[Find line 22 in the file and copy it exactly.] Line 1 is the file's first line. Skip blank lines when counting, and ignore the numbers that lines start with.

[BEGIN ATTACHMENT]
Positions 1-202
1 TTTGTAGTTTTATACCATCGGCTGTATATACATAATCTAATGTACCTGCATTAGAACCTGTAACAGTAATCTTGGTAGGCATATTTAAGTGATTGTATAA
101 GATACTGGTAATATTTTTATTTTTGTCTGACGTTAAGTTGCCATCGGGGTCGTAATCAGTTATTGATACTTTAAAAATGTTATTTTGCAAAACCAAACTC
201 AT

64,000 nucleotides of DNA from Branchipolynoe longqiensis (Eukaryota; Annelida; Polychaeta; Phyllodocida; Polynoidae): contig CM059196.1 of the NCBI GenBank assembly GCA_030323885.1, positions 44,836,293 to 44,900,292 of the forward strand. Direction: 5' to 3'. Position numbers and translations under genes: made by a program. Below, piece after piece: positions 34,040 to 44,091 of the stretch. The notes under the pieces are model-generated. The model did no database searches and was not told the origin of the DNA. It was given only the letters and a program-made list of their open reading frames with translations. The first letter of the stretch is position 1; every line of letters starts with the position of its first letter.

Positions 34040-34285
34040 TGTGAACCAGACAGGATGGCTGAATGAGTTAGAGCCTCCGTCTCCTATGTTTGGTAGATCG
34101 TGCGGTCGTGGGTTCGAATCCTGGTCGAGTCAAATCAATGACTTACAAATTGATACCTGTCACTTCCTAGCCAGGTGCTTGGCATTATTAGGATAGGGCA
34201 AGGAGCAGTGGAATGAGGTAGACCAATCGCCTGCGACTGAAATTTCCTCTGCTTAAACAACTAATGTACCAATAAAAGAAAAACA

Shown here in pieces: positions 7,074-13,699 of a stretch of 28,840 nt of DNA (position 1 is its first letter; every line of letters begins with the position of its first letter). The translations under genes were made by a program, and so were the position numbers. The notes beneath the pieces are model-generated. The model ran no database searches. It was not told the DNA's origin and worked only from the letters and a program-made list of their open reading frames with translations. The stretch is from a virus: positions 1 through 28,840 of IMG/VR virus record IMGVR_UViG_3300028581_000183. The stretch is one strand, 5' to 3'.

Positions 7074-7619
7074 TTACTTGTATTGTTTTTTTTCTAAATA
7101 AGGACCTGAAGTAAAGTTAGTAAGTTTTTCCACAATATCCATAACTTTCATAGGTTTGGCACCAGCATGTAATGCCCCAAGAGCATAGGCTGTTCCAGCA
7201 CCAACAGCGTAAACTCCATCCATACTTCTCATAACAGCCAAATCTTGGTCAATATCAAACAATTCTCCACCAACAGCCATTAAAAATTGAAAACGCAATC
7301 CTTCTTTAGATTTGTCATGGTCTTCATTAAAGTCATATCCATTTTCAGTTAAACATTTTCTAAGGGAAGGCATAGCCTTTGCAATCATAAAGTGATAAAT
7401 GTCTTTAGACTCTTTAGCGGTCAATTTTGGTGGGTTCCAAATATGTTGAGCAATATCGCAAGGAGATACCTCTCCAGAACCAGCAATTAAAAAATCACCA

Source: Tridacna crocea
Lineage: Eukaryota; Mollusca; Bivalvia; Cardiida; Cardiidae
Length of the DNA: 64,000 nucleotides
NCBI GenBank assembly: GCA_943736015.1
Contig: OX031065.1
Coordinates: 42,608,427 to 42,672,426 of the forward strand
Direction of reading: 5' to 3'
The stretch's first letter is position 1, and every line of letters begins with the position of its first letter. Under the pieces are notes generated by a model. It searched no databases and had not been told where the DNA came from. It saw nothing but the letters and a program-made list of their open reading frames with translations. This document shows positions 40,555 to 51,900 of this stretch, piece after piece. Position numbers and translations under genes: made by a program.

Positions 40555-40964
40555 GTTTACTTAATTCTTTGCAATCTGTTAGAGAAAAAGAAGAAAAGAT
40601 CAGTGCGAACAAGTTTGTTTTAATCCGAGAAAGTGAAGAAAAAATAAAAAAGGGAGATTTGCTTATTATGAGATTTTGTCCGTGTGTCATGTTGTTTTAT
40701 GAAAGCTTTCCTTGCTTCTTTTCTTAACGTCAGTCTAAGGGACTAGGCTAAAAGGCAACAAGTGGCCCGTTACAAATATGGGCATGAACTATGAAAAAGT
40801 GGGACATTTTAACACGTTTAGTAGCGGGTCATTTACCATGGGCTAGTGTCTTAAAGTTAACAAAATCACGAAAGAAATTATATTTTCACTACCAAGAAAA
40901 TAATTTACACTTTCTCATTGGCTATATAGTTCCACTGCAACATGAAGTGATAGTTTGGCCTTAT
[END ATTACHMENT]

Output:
Coordinates: 42,608,427 to 42,672,426 of the forward strand